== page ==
Check out Live4ever’s interview with Andy Bell right here.
2022. As the planet stumbled from one phase of its omni-crisis to another it would’ve been easy to dismiss music – and art in general – as somehow less relevant than ever. After all, there were plenty more important things to think about.
That may be true for some, but at Live4ever we not unnaturally took the opposite view; aside from its obvious role as a welcome escape from the avalanche of dire current events, as a medium music and the artists who make it are also facilitating conversations about topics that many outlets who should deal with choose to ignore. In a time when increasingly what our eyes see can be less and less believed, our ears still hear true.
We’re not (normally) given to hyperbole here either, but even if the job of compiling a ‘best of’ list remains a thankless task, this composite based on the opinions of our staff is one we’re all really proud of; we might not all agree on everything you see here, but talent-wise it represented the most diverse body of work we’ve ever presented.
Whether we all fist bump on what goes at what ranking is irrelevant really: this is great music, and whenever we’ve really needed an answer to any question that obviously didn’t have one in 2022, music’s where we’ve gone, every time.
Firstly, time to get Dumbo over there in the corner of the room over and done with. Whilst the Arctic Monkeys doubled down on alienating parts of their base on The Car, it was a body of work that showed Alex Turner has lost none of his talent for eloquent character sketches – and that remains a good thing.
If that had been a potential solo album for Turner then he’d have been in typically good singer-songwriter company. Amongst this milieu Angel Olsen re-emerged on Big Time as a Nashvillian country chanteuse in the mould of Loretta Lynne, whilst on Pre Pleasure Australian Julia Jacklin took her cues instead from early nineties’ alt rock.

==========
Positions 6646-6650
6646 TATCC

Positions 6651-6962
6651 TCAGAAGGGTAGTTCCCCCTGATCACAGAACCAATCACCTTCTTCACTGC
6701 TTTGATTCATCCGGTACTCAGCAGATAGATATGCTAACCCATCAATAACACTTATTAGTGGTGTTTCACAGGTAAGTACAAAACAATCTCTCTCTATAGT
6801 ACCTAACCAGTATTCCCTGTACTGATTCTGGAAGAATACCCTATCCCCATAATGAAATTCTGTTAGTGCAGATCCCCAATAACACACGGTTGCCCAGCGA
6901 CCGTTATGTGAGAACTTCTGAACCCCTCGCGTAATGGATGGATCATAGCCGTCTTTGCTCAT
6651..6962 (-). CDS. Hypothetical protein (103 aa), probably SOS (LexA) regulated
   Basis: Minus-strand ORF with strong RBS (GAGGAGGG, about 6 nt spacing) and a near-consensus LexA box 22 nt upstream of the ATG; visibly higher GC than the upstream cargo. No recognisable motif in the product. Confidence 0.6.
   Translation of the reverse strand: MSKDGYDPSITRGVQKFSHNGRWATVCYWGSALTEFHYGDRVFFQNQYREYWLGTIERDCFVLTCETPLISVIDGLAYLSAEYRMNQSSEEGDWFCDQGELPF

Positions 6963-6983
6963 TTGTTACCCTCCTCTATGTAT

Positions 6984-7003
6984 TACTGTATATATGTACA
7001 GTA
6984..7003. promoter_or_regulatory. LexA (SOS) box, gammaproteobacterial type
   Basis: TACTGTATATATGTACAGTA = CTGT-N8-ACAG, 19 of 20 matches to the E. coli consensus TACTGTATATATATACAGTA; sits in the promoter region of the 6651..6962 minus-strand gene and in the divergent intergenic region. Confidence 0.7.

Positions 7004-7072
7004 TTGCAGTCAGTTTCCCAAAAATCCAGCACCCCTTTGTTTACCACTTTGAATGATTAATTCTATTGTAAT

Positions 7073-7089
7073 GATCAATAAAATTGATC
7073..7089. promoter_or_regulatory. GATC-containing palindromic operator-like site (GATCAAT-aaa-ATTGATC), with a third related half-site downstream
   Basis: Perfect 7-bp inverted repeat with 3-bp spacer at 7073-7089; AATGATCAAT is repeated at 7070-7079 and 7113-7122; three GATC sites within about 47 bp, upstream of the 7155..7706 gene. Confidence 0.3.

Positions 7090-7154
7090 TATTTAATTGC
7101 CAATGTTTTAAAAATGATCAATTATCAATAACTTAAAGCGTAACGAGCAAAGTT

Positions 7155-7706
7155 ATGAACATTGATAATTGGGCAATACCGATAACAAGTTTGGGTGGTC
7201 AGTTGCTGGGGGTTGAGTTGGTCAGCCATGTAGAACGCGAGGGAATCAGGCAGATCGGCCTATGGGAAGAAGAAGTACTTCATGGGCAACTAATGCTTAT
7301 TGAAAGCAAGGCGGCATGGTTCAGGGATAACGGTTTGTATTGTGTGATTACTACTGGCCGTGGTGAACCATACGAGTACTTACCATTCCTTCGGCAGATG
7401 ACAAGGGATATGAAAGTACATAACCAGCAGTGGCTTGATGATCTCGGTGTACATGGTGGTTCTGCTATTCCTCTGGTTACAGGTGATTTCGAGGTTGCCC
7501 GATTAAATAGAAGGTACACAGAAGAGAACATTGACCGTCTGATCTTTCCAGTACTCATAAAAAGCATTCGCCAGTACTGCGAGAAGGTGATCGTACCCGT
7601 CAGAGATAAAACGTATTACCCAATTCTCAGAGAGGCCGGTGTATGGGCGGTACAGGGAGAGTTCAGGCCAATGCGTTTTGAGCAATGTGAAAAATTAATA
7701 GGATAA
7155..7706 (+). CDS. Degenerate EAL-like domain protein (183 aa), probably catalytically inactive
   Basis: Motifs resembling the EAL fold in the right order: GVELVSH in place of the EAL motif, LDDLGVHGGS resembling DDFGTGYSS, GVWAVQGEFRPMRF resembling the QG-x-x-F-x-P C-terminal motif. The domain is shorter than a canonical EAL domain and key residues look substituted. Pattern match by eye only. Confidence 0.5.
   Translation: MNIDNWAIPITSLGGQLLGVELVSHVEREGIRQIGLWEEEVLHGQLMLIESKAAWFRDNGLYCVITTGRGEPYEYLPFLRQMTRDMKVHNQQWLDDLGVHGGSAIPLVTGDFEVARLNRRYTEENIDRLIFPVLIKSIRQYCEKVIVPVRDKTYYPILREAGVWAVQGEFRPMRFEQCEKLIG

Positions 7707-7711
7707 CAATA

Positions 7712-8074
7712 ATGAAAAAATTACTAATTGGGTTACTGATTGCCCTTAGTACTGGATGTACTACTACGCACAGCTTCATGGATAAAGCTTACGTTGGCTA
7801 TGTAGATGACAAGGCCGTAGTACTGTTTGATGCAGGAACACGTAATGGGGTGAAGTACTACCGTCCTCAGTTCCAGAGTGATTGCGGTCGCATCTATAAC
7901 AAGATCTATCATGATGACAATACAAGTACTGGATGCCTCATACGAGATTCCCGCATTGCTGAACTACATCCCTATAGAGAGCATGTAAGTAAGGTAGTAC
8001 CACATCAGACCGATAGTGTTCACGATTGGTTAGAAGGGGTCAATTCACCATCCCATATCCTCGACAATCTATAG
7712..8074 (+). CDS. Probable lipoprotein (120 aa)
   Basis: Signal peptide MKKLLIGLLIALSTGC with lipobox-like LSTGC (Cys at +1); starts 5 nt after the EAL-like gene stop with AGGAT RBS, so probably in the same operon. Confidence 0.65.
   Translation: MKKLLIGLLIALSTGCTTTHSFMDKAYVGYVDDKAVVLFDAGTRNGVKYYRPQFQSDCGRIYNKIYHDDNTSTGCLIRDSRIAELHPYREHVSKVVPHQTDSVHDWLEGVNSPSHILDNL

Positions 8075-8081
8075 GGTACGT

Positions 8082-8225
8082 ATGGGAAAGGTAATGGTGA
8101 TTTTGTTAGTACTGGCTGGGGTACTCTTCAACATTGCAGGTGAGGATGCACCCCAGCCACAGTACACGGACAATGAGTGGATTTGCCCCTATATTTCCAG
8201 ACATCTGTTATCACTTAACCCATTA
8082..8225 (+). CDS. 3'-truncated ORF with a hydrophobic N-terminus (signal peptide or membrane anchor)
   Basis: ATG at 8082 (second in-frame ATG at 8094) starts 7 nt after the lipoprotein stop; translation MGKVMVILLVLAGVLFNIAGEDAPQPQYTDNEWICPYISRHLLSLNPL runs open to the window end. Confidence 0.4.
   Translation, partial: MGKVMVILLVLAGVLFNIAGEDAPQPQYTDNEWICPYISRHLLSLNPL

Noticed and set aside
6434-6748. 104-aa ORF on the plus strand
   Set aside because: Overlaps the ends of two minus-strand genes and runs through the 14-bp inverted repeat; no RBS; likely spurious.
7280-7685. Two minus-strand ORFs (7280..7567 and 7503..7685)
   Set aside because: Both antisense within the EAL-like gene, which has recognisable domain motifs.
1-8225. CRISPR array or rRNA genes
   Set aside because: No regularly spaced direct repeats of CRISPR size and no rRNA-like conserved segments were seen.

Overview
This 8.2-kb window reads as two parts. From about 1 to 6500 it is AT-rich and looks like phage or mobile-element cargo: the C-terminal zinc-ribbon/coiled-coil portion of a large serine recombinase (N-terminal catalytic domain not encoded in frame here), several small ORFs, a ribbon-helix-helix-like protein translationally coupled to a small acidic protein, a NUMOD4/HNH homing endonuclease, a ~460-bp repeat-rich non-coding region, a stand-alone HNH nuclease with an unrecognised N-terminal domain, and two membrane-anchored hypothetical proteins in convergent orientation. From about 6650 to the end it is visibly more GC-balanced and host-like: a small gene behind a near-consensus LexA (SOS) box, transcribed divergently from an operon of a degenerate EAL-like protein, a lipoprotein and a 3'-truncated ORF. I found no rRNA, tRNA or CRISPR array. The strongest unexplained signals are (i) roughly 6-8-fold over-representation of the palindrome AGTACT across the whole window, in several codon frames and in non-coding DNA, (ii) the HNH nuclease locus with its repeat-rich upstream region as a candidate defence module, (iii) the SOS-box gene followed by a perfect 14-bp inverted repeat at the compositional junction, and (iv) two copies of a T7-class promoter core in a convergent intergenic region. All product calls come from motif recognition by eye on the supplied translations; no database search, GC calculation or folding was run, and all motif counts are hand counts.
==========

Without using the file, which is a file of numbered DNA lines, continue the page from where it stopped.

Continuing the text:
Some of the work was no less exemplary on this side of the Atlantic: Kae Tempest’s poetry-to-beats on The Line Is A Curve continued to offer new and intriguing forms, whilst Cate Le Bon’s art pop thrilled on Pompeii and, having bought herself a ruined second-hand piano, Beth Orton duly made her best record in decades with Weather Alive.
There were also fine records when we needed them from artists we’ve come to rely on for just that; step forward Beach House (the luxuriant dream pop of Once Twice Melody), Alvayys (Blue Rev) and Big Thief (Dragon New Warm Mountain I Believe In You), who each gave us something familiarly different.
That thing called indie continues to live on too, years after it was pronounced dead. It felt like Wet Leg and Yard Act were slugging it out all year as to who could do the most gigs, but whilst the former’s eponymous debut beat the latter’s The Overload sales wise, their mutual success once again showed that you dismiss British guitars and gab at your peril.
Let’s hear it too for the outliers. Warping our minds this year were hardcore-screamo-jazz-funksters Soul Glo (it makes more sense when you listen), the Nova Twins’ Supernova (trashy electro metal) and the ebullient Afroclash of Ibibio Sound Machine’s Electricity.
Most of the list’s upper reaches were known to us in one way or another, with the exception of Just Mustard’s Heart Under, on which the Irish quintet brilliantly updated the shoegaze/noise rock template created by Slowdive.
We wouldn’t call the rest heavyweights but Mick Head’s first album in more than five years, Dear Scott, confirmed the scouser as one of the muses of his generation, whilst The Smile’s A Light For Attracting Attention was the sort of grown-up rock that you never know is so indispensable until it’s gone.
Daniel Avery, meanwhile, represents electronic solo music this year, but Ultra Truth marked a spectacular career high either way, whilst Fontaines D.C. completed their triptych of essential albums about people and places with Skinty Fia, the final chapter looking wearily across both sides of the Irish Sea.
The top spot was something of a fight between minds and hearts, but Andy Bell’s success on Flicker was to make an album that drew on all the disparate strands of his career to-date and in the process come up with something which sounded exactly like none of it; it was so good it eclipsed that history and made way for many possible futures.
2023? Things look no less certain. But music will still be here, wherever you are, whenever you need it. And so will we.
Click here for all of Live4ever’s 2022 retrospective series.